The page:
The two types of debt
Today there is a common perception that people who have a lot of debt have been undisciplined in how they spend money, for many people this is true and I call this type of debt self-inflicted debt. Undisciplined self-inflicted debt is the type of debt that keeps on growing, even after you pay off the debt, it starts to accumulate again. There are other types of self-inflicted debt called disciplined self-inflicted debt and this is when a disciplined buyer approaches taking on debt by exercising self control for instance when buying a car they choose to buy one that is affordable to buy, drive and maintain, while an undisciplined buyer will take on debt demonstrating a complete lack of self control, like buying a vehicle regardless of what it cost.
Likewise many will eventually buy a house and in the process assume a mortgage, some people will carefully choose based on the type of home, the location, the price, the taxes, the expected maintenance and utility costs while another will buy the very biggest house they can qualify for, again both of these are considered self-inflicted debt one is disciplined and the other is undisciplined.
I recently had a short conversation with my niece who was soon to be married and she mentioned that she had no debt and did not intend to get into debt. I pointed out she will eventually buy a house or a car that will likely require debt. She is the type that will carefully buy a car or a house. She will likely have some self-inflicted debt one day but it will be manageable debt and paid off relatively quickly.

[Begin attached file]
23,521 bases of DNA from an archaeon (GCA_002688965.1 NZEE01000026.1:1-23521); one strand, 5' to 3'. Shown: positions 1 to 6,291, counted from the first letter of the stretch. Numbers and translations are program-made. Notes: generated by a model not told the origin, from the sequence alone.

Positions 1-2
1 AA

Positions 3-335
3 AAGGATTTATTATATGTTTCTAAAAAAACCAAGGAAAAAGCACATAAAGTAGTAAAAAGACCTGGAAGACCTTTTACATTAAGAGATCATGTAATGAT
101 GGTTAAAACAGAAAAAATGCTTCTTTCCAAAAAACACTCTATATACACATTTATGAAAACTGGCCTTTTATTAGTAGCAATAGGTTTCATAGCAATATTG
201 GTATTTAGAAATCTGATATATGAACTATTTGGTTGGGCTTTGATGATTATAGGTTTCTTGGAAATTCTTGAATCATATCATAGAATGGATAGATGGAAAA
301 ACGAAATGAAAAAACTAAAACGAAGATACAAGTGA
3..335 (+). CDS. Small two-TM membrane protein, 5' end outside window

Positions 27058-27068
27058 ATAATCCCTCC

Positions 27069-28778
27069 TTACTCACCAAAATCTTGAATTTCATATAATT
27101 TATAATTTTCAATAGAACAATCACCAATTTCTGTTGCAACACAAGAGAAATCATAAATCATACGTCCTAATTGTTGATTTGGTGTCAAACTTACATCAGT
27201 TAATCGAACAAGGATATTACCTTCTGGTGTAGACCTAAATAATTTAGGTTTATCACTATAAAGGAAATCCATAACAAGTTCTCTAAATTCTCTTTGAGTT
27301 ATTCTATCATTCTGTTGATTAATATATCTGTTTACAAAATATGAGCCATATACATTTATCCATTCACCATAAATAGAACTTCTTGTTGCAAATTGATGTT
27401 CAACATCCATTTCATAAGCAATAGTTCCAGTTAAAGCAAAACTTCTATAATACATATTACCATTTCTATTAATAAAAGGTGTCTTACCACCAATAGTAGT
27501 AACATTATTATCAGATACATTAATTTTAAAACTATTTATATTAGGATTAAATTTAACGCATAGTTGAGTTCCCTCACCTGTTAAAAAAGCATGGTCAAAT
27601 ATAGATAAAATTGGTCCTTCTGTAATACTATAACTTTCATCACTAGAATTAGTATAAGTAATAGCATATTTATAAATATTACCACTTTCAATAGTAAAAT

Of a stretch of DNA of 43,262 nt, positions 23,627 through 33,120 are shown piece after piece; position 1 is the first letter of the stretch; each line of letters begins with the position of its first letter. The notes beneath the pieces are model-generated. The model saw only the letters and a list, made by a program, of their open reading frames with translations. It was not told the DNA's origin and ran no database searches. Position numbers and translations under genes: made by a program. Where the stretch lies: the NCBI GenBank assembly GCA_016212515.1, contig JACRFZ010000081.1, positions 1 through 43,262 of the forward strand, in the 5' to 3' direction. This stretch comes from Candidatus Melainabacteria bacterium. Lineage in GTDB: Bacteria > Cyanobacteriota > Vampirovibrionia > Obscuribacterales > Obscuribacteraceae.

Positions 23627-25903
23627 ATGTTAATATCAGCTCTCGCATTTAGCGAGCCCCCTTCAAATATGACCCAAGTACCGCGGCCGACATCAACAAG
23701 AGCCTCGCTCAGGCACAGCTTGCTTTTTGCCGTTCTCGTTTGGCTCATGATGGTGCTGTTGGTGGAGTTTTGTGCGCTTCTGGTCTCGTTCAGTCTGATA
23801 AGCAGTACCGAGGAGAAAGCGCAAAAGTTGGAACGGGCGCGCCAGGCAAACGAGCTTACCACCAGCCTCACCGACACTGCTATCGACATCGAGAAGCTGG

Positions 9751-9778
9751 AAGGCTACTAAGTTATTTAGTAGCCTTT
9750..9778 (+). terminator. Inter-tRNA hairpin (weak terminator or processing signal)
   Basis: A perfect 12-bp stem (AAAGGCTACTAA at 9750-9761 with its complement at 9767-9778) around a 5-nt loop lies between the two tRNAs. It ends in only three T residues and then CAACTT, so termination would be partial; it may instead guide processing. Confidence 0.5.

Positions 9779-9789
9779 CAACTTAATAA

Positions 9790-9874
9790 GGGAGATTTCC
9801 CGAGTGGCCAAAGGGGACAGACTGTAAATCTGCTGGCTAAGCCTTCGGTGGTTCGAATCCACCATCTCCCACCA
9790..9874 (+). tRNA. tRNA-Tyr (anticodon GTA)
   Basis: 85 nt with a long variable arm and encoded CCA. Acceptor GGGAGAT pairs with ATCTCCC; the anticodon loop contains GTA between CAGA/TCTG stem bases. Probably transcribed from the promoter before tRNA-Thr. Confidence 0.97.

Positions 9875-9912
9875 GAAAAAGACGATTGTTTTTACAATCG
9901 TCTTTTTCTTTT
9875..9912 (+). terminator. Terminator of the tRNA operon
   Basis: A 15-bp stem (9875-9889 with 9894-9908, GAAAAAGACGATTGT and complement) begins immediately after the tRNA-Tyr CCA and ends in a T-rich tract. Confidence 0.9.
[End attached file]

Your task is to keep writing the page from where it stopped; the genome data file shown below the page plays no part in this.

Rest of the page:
Most of us will take on self-inflicted debt but, only we can decide how much and at what cost. Undisciplined spending looks the same whether seen in credit card bills, the cars we drive or the house we live in.
The second type of debt is what I call stuff-happens debt, this is the kind of debt you are forced to accept and of no fault of your own, let’s say your child is in a car wreck and hospitalized for a fairly long time the costs associated with this are unexpected and can be large, in this case you will likely take on debt. Now it is not just the medical costs that need to be addressed but the need to buy another car and this too is unexpected. Even for the most disciplined spender these types of costs are difficult to handle and can wipe you out financially or at least weigh you down for a long time.
So why is this important? Because whether you are financially disciplined or not you need to be prepared to take on, manage and payoff debt.